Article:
Twitter co-founder Biz Stone hopes to demonstrate that a picture can be worth even more than 140 characters of text.
That's the concept behind a smartphone application released by Jelly Industries. Using part of the wealth he accumulated at Twitter, Stone launched Jelly nine months ago without revealing precisely what he was working on.
The intrigue is over now. Jelly's free app for iPhones and Android phones allows people to tap into the collective knowledge within their Twitter and Facebook networks to find answers about things that puzzle them. The questions are accompanied with a photo taken of an object that triggered the curiosity of the app's user.
Twitter and Facebook friends must also have the Jelly app to see the questions. But those friends can then forward the questions to others who might know the answer, even if they don't have the app.
Although Stone believes Jelly can grow into an "awesome business," Stone doubts he would have tackled the challenges of building another startup unless he believed it could help teach people that computer-driven algorithms don't necessarily have all the answers in life.
"If we are successful, then we will be introducing into the daily muscle memory of a whole lot of people this idea of, 'How can I help someone today?'" Stone said.
"Maybe we can sort of nudge up the global empathy quotient so people start thinking about other people a little more."
Stone, 39, can afford to gamble on a company with an altruistic bent after Twitter's successful public stock offering two months ago. Twitter's stock has more than doubled from its initial public offering price of $26.
Just how many millions Stone has made from Twitter remains a mystery because he didn't own enough stock for his stake to be disclosed in regulatory filings. Stone said he still owns a substantial amount, but wouldn't say how much.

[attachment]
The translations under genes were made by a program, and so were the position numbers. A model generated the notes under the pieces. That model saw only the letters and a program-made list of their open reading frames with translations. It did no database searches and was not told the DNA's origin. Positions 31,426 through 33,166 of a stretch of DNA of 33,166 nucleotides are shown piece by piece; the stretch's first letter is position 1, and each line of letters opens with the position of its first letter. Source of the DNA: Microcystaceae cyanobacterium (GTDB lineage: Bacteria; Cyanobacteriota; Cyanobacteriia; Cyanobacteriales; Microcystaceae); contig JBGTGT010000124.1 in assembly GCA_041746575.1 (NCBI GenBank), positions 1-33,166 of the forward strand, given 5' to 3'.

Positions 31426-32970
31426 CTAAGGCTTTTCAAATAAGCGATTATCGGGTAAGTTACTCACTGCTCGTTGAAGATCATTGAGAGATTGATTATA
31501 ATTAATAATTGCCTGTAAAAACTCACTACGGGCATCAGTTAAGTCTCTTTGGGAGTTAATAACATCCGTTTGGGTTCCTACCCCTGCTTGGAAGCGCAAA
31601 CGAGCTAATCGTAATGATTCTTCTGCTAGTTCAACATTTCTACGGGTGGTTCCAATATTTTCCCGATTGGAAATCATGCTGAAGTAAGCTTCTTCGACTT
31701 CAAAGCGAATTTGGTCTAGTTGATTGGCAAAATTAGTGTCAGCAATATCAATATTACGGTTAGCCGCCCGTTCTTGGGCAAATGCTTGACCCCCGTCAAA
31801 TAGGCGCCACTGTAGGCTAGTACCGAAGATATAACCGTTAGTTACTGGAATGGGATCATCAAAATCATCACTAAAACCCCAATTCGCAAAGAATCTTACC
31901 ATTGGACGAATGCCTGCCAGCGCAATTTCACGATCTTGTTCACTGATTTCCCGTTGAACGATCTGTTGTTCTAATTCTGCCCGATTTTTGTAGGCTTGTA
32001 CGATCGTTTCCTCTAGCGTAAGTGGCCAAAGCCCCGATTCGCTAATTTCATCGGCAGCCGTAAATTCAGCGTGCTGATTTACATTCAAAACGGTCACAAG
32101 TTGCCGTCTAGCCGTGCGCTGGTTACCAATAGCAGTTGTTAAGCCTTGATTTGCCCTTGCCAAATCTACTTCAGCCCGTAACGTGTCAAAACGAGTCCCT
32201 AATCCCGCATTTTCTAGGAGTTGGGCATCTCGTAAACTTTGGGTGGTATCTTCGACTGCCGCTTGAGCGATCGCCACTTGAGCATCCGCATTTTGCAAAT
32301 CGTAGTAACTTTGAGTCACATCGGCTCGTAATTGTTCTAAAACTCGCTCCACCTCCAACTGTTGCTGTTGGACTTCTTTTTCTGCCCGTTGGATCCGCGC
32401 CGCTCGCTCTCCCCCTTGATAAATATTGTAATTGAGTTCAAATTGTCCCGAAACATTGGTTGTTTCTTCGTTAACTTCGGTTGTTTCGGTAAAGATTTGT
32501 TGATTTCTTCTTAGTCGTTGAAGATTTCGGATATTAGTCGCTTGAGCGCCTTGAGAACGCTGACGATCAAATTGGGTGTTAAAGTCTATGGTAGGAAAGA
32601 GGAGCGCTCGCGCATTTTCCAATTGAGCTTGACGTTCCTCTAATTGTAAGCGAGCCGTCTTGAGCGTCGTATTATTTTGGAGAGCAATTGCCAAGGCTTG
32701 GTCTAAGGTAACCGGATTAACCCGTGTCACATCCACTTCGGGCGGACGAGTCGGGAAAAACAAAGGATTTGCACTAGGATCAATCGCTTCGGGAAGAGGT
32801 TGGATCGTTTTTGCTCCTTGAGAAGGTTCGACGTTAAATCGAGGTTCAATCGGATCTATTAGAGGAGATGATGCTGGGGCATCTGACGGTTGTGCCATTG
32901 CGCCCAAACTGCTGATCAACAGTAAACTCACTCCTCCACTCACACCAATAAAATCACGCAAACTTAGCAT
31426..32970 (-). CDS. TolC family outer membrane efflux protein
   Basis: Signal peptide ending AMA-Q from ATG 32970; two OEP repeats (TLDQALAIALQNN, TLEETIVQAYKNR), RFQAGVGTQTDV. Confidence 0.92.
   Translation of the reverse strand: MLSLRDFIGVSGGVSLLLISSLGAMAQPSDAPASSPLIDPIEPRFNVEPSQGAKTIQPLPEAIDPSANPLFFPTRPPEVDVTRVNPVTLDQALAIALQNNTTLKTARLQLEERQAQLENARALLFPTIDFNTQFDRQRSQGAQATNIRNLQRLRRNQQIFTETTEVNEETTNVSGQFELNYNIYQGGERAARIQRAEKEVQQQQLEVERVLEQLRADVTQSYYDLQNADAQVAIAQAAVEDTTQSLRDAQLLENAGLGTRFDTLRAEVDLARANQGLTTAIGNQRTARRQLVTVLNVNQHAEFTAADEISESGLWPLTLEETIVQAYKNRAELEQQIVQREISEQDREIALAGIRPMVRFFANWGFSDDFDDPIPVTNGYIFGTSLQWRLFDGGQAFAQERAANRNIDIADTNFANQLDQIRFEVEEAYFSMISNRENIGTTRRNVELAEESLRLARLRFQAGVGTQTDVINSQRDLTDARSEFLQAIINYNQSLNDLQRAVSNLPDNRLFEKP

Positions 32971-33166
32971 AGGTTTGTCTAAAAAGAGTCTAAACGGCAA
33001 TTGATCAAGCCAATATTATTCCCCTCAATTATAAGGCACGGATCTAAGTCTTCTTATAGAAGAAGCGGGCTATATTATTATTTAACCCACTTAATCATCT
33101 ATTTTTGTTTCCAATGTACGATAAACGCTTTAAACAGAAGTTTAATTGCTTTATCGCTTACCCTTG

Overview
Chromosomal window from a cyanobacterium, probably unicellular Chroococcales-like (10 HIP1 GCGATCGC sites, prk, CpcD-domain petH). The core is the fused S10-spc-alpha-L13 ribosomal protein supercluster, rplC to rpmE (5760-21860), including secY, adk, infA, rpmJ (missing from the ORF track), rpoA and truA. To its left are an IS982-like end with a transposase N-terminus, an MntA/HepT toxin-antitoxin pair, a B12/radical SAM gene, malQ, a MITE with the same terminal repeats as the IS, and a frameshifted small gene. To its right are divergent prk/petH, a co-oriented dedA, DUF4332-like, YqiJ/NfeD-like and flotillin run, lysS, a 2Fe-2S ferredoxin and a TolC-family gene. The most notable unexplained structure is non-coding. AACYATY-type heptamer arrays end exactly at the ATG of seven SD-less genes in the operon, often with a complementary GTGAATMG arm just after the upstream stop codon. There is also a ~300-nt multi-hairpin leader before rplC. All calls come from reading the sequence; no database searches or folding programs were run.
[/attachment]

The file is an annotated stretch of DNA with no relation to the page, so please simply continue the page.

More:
Stone left Twitter two years ago, though he says he remains a company adviser who meets at least once a week with fellow co-founders Evan Williams and Jack Dorsey to exchange ideas about the service. Some of those are passed along to Twitter Inc. CEO Dick Costolo.
"I still have my Twitter badge and my email," Stone said.
"I can walk in any time I want and look at this amazingly huge company with all these people whose names I have forgotten."
Twitter now employs more than 2300 workers, much greater than eight years ago when Stone began working on a service that would broadcast messages in bursts of 140 characters of less. Back in 2006, it was just Stone, Dorsey and another engineer, Noah Glass, trying to come up with a viable idea within Odeo, a struggling startup run by Williams.
Those origins are explored in a provocative book, Hatching Twitter: A True Story of Money, Power, Friendship, and Betrayal, released just before the company's stock market debut.
The book, written by Nick Bilton of The New York Times, delves into the behind-the-scenes drama that resulted in Glass being ousted from Twitter long before the service became a cultural phenomenon. The book framed Glass' unceremonious departure as a sinister scheme orchestrated by Dorsey to elevate his own fame and fortune.
Stone said he only has skimmed the book, though he said his wife, Livia, praised it as "surprisingly riveting" after reading all of it.
"There was nothing for me in the book that was personally difficult," Stone said.
"I thought it was a little unnaturally mean to Jack, but I understand it. Somebody had to be the bad guy."
Both Dorsey and Williams are among Jelly's early investors.
Stone also persuaded former Vice President Al Gore and U2 lead singer Bono to invest, as well as Reid Hoffman, who became a billionaire as co-founder and chairman of professional networking service LinkedIn Corp. The venture capital firm Spark Capital also has invested an undisclosed amount in Jelly.
Eventually, Jelly's app will extend its reach into other online networks besides Twitter and Facebook, Stone said.
"It will get better and smarter over time," he promised.